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Thursday, October 17, 2019

Biya supports the army to use force against Ambazonians


The 86-year-old Cameroonian president is said to be destroying basic human rights and endangering the longstanding democratic culture in southern Cameroon. Biya gave the go-ahead to Cameroonian government soldiers to use excessive force, without sufficient justification, against innocent civilians from Ambazonia in a conflict that entered its fourth year.

Since the proclamation of the independence of Southern Cameroon by President Sisiku Ayuk Tabe, Southern Cameroonians have seen the French leader of Cameroon attack head-on with his army and his policy all the political, economic and social institutions of the United Kingdom.

With the unwavering support of the French government and the deliberate silence on the part of the United Nations, Mr. Biya flatly refused any one-on-one conversation with the leaders of the interim government of Ambazonia or with representatives of International Crisis Group and Human Rights Watch. Rights Watch.

The Franco-Cameroonian political elites such as the Minister of Justice, Laurent Esso, the Minister General Secretary to the Presidency of the Republic, Ferdinand Ngoh Ngoh and the Minister of Defense, Joseph Beti Assomo, who heads the union's union base. CPDM crime, in power, are not allowed to talk to the media.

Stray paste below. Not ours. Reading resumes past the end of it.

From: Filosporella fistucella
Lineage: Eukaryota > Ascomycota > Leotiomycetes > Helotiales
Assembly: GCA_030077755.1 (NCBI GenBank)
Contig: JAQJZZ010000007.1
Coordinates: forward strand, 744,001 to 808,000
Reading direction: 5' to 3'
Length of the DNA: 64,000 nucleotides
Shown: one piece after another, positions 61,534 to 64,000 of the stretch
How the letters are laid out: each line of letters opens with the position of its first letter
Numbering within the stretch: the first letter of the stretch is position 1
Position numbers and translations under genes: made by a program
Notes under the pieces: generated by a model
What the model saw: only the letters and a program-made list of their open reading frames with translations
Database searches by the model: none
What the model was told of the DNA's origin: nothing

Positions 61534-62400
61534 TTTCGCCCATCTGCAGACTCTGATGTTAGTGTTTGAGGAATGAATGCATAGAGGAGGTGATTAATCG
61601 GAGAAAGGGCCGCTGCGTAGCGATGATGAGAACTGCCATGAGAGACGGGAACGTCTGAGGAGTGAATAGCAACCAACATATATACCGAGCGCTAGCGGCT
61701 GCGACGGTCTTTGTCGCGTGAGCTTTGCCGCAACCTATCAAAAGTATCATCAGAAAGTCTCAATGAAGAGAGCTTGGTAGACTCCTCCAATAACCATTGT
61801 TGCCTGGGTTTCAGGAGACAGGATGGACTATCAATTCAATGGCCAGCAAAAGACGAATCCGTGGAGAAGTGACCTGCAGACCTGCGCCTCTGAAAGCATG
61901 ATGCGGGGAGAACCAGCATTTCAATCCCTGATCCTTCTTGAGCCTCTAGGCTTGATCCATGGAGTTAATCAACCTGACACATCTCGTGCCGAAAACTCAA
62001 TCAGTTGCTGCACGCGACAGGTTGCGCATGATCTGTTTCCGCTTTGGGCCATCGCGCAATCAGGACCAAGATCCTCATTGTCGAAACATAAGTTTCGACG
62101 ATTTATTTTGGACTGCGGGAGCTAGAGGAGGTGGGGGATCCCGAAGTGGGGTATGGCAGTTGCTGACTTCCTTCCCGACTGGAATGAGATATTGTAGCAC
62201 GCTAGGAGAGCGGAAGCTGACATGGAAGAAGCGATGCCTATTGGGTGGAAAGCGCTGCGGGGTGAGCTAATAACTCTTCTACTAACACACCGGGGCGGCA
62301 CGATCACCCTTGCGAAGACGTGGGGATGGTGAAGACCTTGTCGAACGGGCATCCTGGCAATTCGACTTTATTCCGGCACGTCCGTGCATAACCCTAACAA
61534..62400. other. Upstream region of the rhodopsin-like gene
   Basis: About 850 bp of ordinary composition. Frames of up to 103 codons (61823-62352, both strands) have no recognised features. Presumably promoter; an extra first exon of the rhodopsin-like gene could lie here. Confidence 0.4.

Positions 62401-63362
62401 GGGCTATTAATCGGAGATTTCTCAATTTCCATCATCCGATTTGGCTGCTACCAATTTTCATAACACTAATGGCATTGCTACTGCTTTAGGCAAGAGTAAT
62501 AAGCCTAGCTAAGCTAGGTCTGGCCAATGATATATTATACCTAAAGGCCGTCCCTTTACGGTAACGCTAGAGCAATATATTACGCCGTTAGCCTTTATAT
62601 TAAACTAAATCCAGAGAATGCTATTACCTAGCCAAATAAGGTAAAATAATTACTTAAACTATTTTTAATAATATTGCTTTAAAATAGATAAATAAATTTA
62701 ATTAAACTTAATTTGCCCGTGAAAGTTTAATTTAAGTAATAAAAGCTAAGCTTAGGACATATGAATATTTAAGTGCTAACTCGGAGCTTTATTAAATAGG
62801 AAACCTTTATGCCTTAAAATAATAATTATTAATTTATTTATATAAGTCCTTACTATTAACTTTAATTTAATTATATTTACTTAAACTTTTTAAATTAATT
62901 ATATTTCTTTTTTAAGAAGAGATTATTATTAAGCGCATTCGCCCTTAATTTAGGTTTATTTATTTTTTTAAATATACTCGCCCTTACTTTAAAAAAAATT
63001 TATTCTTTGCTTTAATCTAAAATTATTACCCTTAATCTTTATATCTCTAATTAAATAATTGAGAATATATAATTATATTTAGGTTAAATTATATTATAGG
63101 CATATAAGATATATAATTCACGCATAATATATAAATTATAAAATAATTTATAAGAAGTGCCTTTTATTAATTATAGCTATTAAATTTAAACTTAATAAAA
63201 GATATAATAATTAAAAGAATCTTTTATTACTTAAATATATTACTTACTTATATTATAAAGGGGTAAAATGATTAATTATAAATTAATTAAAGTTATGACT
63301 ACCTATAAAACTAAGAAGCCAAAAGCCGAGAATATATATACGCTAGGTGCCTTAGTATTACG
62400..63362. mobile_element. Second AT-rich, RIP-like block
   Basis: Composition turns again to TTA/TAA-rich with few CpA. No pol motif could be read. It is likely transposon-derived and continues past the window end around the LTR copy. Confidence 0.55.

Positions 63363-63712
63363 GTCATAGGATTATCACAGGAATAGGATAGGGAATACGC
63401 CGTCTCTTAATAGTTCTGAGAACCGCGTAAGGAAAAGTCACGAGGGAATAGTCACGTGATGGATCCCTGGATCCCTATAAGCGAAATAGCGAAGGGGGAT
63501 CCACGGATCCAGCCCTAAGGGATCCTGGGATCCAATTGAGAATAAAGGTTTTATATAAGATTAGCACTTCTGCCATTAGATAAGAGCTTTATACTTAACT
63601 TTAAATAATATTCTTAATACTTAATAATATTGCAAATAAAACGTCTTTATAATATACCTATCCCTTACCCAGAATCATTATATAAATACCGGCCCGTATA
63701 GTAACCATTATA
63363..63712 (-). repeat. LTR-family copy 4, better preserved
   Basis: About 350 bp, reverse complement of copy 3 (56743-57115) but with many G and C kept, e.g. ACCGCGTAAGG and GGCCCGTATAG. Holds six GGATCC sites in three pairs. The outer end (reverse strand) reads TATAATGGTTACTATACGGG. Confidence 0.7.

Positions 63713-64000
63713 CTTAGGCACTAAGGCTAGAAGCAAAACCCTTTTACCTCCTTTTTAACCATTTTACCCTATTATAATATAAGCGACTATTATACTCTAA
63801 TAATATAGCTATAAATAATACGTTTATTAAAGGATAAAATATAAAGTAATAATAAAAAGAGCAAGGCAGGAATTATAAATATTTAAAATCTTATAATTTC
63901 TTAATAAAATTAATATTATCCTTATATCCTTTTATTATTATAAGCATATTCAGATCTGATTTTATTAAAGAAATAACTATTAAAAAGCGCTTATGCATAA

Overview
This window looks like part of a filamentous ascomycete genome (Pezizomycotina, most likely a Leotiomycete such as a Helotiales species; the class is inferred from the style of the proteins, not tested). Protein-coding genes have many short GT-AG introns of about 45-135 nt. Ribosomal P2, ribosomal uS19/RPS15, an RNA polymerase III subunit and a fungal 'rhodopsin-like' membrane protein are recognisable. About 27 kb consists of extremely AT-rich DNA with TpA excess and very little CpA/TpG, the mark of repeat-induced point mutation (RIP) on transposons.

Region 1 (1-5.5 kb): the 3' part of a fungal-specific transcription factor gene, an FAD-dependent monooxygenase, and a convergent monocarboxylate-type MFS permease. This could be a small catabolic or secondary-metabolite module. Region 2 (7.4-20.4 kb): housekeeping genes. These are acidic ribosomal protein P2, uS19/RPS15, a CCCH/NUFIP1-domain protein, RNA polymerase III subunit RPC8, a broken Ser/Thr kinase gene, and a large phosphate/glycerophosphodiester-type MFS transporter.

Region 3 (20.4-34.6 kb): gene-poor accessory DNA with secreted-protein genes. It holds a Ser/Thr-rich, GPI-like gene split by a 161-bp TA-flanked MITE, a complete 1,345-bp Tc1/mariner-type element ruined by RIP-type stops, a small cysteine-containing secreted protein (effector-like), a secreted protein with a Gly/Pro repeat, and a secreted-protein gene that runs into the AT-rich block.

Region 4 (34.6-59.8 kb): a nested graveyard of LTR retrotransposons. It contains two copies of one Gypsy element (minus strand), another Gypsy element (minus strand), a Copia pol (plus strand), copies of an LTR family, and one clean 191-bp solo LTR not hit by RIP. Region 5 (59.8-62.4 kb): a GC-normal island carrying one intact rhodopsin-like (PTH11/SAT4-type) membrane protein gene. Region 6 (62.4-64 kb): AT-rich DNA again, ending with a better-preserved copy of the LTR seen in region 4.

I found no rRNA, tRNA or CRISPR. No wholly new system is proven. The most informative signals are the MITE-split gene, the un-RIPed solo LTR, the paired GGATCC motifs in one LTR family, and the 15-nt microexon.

The Yaoundé regime has adopted an uncompromising security strategy that has provoked an upsurge in killings by the army in southern Cameroon over the past three years. Biya himself has often criticized the leaders of the interim government Ambazonia and the diaspora of southern Cameroon, including political leaders, activists and Franco-Cameroonian media, accusing anyone, with the exception of his gang, of trying to destabilize the country. so-called Cameroon indivisible.

For 37 years, Mr. Biya has been the target of mass demonstrations nationwide on his politics ranging from the simple fiction to the most absurd. Biya's supporters often go to the streets to show their support, but generally in smaller numbers in southern Cameroon.

As head of state, Biya has managed to restrict the democratic space of the Republic of Cameroon and southern Cameroon for more than three decades. The former Roman Catholic archbishop of Yaoundé who had political flirtation with the French-speaking Biya regime was heard privately whispering that his relative Biya had slowly but surely transformed the Republic of Cameroon into an elected dictatorship, the head of state being above the law.


Reporter: Soter Tarh Agbaw-Ebai